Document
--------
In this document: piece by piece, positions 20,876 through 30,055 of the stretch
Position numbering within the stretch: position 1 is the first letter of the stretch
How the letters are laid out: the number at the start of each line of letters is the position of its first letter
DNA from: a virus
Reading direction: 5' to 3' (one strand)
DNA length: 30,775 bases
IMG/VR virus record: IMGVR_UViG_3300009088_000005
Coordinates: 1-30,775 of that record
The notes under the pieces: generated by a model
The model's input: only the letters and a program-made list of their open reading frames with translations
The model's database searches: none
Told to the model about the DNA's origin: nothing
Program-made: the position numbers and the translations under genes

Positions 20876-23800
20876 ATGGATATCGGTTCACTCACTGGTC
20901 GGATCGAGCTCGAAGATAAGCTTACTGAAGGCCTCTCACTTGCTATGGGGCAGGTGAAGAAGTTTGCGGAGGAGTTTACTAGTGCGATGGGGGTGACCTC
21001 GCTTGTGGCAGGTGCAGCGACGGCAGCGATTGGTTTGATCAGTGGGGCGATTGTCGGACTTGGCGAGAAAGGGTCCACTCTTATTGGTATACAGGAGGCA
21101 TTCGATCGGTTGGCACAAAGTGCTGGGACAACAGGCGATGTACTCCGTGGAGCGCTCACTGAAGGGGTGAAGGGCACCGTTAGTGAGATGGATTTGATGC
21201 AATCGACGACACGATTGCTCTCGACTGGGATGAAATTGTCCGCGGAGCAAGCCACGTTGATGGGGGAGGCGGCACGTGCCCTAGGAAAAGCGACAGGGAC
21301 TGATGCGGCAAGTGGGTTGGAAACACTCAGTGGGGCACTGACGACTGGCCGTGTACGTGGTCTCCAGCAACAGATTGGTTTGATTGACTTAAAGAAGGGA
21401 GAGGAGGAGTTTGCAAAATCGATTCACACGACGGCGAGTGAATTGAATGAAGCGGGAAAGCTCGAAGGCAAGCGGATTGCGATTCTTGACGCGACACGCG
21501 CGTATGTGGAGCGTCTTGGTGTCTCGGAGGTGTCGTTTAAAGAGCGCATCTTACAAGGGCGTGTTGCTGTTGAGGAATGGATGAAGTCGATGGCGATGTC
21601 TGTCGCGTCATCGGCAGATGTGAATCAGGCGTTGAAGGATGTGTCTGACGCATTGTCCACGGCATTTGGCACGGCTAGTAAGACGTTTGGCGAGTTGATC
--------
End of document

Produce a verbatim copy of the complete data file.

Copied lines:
In this document: piece by piece, positions 20,876 through 30,055 of the stretch
Position numbering within the stretch: position 1 is the first letter of the stretch
How the letters are laid out: the number at the start of each line of letters is the position of its first letter
DNA from: a virus
Reading direction: 5' to 3' (one strand)
DNA length: 30,775 bases
IMG/VR virus record: IMGVR_UViG_3300009088_000005
Coordinates: 1-30,775 of that record
The notes under the pieces: generated by a model
The model's input: only the letters and a program-made list of their open reading frames with translations
The model's database searches: none
Told to the model about the DNA's origin: nothing
Program-made: the position numbers and the translations under genes

Positions 20876-23800
20876 ATGGATATCGGTTCACTCACTGGTC
20901 GGATCGAGCTCGAAGATAAGCTTACTGAAGGCCTCTCACTTGCTATGGGGCAGGTGAAGAAGTTTGCGGAGGAGTTTACTAGTGCGATGGGGGTGACCTC
21001 GCTTGTGGCAGGTGCAGCGACGGCAGCGATTGGTTTGATCAGTGGGGCGATTGTCGGACTTGGCGAGAAAGGGTCCACTCTTATTGGTATACAGGAGGCA
21101 TTCGATCGGTTGGCACAAAGTGCTGGGACAACAGGCGATGTACTCCGTGGAGCGCTCACTGAAGGGGTGAAGGGCACCGTTAGTGAGATGGATTTGATGC
21201 AATCGACGACACGATTGCTCTCGACTGGGATGAAATTGTCCGCGGAGCAAGCCACGTTGATGGGGGAGGCGGCACGTGCCCTAGGAAAAGCGACAGGGAC
21301 TGATGCGGCAAGTGGGTTGGAAACACTCAGTGGGGCACTGACGACTGGCCGTGTACGTGGTCTCCAGCAACAGATTGGTTTGATTGACTTAAAGAAGGGA
21401 GAGGAGGAGTTTGCAAAATCGATTCACACGACGGCGAGTGAATTGAATGAAGCGGGAAAGCTCGAAGGCAAGCGGATTGCGATTCTTGACGCGACACGCG
21501 CGTATGTGGAGCGTCTTGGTGTCTCGGAGGTGTCGTTTAAAGAGCGCATCTTACAAGGGCGTGTTGCTGTTGAGGAATGGATGAAGTCGATGGCGATGTC
21601 TGTCGCGTCATCGGCAGATGTGAATCAGGCGTTGAAGGATGTGTCTGACGCATTGTCCACGGCATTTGGCACGGCTAGTAAGACGTTTGGCGAGTTGATC